Homelessness: You have no base, no space to call your own, and you learn what it is to be homeless. You don't mind sitting on a pavement, or on a park bench like a homeless tramp eating yesterday's bread and dried out cheese. Some times shop owners eye you with suspicion, as though you are a homeless Romany gypsy! I now smile at homeless people instead of avoiding make eye contact.
Hunger: You learn what it is to be hungry when there is nowhere to buy food and you have to go to bed and start the next day without having eaten. You are grateful for whatever nature provides - berries on the brambles, a fallen apple, ripe figs on the side of a road, an abandoned vineyard provides a welcome bounty! You talk about food and what you would really like to have at the end of the day. But, you are always grateful for the soup, chips, salad and flan that the menu del peregrino dishes up! Some of the most joyful moments were when I found a menu with vegetables on it!
Small Comforts: A bed with sheets is a luxury and being given a pillow is like winning the lottery! When you do book into a small hotel, you feel like a millionaire sleeping in a bed, with sheets, and a pillow! And little sachets of shampoo are gold nuggets!
Water: You have no kitchen to replenish your water so finding water 'fuentes' with potable water is such a blessing, especially on a hot day. Where there are no 'fuentes' a spring with fresh water is a bonus. And a river where you can paddle your feet is just bliss! You are grateful to the stranger who placed large stepping stones across a stream so that you don't get your feet wet. You are also grateful for the way marks and signs that show you the way. They become your best friends and you feel panicky if you don't see one for a while.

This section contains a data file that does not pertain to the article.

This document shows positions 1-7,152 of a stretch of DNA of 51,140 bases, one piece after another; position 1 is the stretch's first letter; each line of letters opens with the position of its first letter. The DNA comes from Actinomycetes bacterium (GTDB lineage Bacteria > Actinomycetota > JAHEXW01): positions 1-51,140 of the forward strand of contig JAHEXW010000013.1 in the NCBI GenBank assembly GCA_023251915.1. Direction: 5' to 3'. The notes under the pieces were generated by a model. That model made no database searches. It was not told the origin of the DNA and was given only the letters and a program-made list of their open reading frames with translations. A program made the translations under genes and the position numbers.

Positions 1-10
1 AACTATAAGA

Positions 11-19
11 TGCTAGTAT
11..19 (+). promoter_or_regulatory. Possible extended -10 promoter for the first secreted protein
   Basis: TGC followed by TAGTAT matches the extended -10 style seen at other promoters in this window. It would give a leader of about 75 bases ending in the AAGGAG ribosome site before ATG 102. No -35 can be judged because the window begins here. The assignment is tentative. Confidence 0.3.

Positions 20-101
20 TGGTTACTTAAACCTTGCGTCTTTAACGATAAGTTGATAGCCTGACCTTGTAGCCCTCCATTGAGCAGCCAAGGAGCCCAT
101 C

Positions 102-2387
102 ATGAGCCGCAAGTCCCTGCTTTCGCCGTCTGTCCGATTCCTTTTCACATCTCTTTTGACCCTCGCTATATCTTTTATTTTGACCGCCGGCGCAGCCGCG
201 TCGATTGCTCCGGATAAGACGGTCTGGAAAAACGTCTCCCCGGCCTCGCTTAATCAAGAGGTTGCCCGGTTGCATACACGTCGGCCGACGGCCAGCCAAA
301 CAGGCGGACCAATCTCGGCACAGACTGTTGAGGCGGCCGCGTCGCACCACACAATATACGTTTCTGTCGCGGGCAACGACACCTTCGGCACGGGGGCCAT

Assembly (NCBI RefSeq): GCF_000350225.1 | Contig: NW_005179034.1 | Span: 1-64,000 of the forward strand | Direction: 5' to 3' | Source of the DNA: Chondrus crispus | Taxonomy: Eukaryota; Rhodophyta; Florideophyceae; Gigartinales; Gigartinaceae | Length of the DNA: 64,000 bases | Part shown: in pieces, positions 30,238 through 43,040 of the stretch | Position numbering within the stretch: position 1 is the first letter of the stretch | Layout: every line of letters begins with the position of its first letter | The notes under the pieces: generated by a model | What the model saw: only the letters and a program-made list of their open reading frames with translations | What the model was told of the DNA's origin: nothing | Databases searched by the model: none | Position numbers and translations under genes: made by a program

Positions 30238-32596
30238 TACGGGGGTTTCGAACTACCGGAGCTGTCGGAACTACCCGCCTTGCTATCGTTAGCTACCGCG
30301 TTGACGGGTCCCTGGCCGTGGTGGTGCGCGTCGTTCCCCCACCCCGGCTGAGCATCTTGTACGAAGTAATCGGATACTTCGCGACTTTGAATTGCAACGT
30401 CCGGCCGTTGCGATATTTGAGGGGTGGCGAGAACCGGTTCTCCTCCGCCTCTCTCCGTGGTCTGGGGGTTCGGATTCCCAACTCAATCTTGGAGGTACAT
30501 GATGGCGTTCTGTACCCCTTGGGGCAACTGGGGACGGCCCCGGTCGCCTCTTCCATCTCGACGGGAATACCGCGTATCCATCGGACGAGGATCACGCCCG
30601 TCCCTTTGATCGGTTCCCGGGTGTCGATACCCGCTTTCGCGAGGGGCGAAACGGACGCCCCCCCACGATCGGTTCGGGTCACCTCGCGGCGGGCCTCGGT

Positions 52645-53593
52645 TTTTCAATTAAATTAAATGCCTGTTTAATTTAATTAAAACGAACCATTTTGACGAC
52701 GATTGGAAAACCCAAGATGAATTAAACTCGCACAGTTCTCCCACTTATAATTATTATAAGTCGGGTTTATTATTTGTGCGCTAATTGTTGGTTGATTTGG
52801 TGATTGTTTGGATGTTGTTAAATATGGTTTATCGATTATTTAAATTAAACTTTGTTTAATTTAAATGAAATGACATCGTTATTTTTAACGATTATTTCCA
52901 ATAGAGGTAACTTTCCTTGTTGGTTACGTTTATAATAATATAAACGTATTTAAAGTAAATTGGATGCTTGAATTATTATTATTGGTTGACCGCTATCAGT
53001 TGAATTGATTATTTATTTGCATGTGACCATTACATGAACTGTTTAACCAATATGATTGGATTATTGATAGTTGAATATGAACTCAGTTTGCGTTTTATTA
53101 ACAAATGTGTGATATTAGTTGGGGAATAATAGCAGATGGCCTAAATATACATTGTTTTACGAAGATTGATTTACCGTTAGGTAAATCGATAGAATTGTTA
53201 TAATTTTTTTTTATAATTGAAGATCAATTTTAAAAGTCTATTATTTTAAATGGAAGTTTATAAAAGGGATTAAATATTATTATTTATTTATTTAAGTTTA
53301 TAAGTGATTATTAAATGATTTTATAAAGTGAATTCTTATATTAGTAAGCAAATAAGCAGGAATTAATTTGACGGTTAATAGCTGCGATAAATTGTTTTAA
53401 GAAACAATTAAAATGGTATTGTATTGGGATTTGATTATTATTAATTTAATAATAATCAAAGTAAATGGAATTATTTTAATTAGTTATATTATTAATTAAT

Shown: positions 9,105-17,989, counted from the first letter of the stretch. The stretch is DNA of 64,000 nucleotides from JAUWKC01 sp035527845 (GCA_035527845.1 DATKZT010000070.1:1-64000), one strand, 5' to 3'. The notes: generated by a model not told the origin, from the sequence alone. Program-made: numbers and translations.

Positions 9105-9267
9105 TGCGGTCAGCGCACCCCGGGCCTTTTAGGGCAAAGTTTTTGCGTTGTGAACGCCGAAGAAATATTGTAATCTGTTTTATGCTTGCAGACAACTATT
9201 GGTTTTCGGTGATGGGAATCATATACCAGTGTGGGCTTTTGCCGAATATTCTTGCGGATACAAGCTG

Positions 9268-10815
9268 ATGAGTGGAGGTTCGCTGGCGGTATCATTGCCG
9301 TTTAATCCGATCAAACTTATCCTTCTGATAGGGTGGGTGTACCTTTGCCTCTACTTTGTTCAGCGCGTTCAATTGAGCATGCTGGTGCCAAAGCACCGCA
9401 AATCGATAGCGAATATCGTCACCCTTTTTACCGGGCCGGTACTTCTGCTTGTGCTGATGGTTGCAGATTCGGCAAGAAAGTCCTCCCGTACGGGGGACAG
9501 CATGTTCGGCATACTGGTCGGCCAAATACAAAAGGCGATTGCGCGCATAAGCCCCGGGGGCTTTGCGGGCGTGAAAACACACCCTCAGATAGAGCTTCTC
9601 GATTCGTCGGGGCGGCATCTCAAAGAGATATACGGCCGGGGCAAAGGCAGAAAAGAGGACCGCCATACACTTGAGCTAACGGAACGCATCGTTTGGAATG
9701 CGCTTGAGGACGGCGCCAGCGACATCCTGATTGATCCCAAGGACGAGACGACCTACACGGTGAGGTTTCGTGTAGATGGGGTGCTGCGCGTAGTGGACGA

The roof over your head: You walk in the rain, in the sun, in the wind, sometimes in the snow or in hail. You are so grateful for a bed in a refuge. To be able to wash your clothes, have a shower, lie down on a bed. "Little things mean a lot" takes on a whole new meaning!
To be a stranger:You know what its like to be a stranger in a foreign land - sometimes viewed with suspicion, sometimes ignored, but many times treated with kindness and generosity.
Each day is a new beginning:
You learn to enjoy each new day - to put yesterday behind you - not even thinking of tomorrow. Some days you can't remember where you were the day before! Yesterday is gone and tomorrow is too far away to care about. Each day is new and exciting - walking through new landscapes, seeing different places, meeting new people.
Meeting angels on the way:
Many pilgrims say, "The best thing about walking the camino was the people I met and shared with".